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Animal trade to be discussed at conference

December 04, 2000

Animal trade to be discussed at conference



By DAVE McMILLION / Staff Writer


SHEPHERDSTOWN, W.Va. - More than 150 representatives from at least 19 countries are expected to meet at a federal training center here Thursday to discuss how to control international trade of wild animals and plants.

The representatives are responsible for enforcing a treaty signed in 1973 in Washington, D.C., that controls international trade of protected species of animals and plants, said Pat Fisher, spokeswoman for the U.S. Fish and Wildlife Service.

The representatives, who will meet for eight days at the U.S. Fish and Wildlife's National Conservation Training Center, will review a wide range of issues, from the coral trade to the trade of Mexican cacti seed, Fisher said.

The treaty that controls international trade of protected species is known as the Convention on International Trade In Endangered Species of Wild Fauna and Flora.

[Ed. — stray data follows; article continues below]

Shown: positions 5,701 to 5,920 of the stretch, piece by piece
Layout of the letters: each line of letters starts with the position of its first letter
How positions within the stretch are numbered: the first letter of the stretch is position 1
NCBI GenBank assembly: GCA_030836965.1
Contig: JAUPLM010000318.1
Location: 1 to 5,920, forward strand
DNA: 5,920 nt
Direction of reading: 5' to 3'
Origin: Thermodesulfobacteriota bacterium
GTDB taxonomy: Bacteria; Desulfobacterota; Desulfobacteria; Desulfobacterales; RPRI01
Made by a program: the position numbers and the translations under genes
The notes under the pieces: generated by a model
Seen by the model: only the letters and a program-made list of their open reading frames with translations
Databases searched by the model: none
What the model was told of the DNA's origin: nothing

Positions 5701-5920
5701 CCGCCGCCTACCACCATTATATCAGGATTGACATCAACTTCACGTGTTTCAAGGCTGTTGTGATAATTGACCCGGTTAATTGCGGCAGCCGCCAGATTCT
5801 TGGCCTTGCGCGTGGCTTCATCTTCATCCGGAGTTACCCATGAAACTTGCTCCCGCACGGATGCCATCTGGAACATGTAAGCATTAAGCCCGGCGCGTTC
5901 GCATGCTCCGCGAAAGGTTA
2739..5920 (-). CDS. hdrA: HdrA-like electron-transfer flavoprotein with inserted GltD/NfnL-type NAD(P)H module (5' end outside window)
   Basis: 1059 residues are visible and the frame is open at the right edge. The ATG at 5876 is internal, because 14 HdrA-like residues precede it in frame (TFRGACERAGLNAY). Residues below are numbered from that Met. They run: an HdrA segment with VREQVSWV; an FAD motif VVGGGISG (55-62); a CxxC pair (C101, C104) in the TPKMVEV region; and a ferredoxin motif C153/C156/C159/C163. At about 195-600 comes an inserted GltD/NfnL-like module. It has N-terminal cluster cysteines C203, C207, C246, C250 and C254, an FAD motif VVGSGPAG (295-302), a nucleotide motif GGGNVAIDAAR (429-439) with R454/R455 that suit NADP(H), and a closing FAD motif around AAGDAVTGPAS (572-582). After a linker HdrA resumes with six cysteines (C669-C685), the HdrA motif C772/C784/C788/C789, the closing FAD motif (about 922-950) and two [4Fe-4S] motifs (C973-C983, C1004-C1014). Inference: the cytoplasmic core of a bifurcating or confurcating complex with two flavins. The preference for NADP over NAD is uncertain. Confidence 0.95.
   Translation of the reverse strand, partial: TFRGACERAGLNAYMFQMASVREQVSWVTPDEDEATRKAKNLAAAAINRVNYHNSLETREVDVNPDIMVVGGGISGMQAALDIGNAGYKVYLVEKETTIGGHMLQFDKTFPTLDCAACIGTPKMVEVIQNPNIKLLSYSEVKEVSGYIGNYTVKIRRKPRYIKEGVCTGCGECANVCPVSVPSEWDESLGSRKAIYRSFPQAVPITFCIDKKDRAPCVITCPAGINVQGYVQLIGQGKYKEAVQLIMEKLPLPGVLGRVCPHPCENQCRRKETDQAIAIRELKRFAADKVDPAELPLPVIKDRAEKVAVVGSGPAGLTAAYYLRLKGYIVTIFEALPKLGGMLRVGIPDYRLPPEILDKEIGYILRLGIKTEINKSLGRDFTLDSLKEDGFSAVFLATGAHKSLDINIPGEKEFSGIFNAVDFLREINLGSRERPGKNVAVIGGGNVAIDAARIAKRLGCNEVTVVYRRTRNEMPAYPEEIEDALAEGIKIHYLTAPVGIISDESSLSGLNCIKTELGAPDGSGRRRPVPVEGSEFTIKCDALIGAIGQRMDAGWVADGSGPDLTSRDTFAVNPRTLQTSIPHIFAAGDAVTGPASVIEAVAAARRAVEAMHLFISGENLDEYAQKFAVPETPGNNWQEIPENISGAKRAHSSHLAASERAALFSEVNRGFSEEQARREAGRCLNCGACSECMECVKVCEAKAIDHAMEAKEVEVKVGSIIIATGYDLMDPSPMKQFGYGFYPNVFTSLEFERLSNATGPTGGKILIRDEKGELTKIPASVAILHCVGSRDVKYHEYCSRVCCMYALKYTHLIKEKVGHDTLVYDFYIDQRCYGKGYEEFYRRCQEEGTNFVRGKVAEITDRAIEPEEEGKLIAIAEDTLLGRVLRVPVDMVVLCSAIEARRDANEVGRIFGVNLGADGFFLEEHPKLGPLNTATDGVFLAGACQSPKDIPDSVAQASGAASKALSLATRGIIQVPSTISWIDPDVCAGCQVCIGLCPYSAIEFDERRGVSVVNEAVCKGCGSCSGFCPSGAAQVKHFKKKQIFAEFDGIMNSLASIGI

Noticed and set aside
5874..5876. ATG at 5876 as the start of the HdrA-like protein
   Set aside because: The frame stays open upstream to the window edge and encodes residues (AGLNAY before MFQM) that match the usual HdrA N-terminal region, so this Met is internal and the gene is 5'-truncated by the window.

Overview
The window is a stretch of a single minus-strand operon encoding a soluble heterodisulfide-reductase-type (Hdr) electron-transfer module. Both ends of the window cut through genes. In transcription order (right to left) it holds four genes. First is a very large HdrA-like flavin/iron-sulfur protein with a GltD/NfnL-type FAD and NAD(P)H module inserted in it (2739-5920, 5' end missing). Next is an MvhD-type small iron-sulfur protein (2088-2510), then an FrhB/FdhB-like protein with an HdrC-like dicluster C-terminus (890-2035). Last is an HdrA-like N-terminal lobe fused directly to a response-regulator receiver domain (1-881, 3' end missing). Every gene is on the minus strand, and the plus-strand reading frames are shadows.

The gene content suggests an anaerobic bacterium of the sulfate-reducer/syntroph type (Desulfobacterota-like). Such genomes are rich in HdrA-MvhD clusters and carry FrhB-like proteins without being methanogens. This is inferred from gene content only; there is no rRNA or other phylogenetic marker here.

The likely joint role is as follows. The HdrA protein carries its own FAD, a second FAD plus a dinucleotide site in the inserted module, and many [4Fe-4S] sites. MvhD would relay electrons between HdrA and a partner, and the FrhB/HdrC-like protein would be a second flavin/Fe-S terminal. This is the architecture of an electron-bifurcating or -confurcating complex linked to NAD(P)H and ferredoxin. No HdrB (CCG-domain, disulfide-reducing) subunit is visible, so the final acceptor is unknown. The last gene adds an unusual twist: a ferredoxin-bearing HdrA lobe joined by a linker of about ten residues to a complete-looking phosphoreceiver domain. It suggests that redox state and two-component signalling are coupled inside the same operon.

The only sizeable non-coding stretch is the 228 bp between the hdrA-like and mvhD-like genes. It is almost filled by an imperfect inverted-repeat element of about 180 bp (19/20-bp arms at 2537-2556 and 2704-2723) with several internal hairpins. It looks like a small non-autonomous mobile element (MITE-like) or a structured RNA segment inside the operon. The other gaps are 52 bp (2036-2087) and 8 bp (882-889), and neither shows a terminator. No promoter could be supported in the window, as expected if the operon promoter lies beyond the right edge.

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Every two years, representatives from countries who oversee the treaty meet to review trade activity of protected species, Fisher said.

Around the globe, habitat degradation and human encroachment are threatening ecosystems which protected animals and plants depend on to survive, Fisher said. When international trade of some protected species are factored in, the two circumstances can take a tremendous toll on the animal and plant populations, Fisher said.

Further complicating their existence is illegal trade of protected animals and plants, Fisher said.

"The illegal trade is very lucrative, and it's all over the place," Fisher said.

Representatives attending the conference will come from the United States, China, Iran, Russia, Spain, Australia, Mexico, Canada, Israel, France, the United Kingdom, the Netherlands, Austria, Italy, Hungary, Norway, South Africa, Vietnam, countries of South and Central America and many of the former Soviet republics.

The representatives will discuss how live animals are transported, trade of animals used in traditional medicines, trade of turtles in Southeast Asia, shark trade, seahorse conservation, medicinal plant trade, orchid trade, the plight of wild sturgeon, caviar trade and artificial propagation of timber, according to Fisher.

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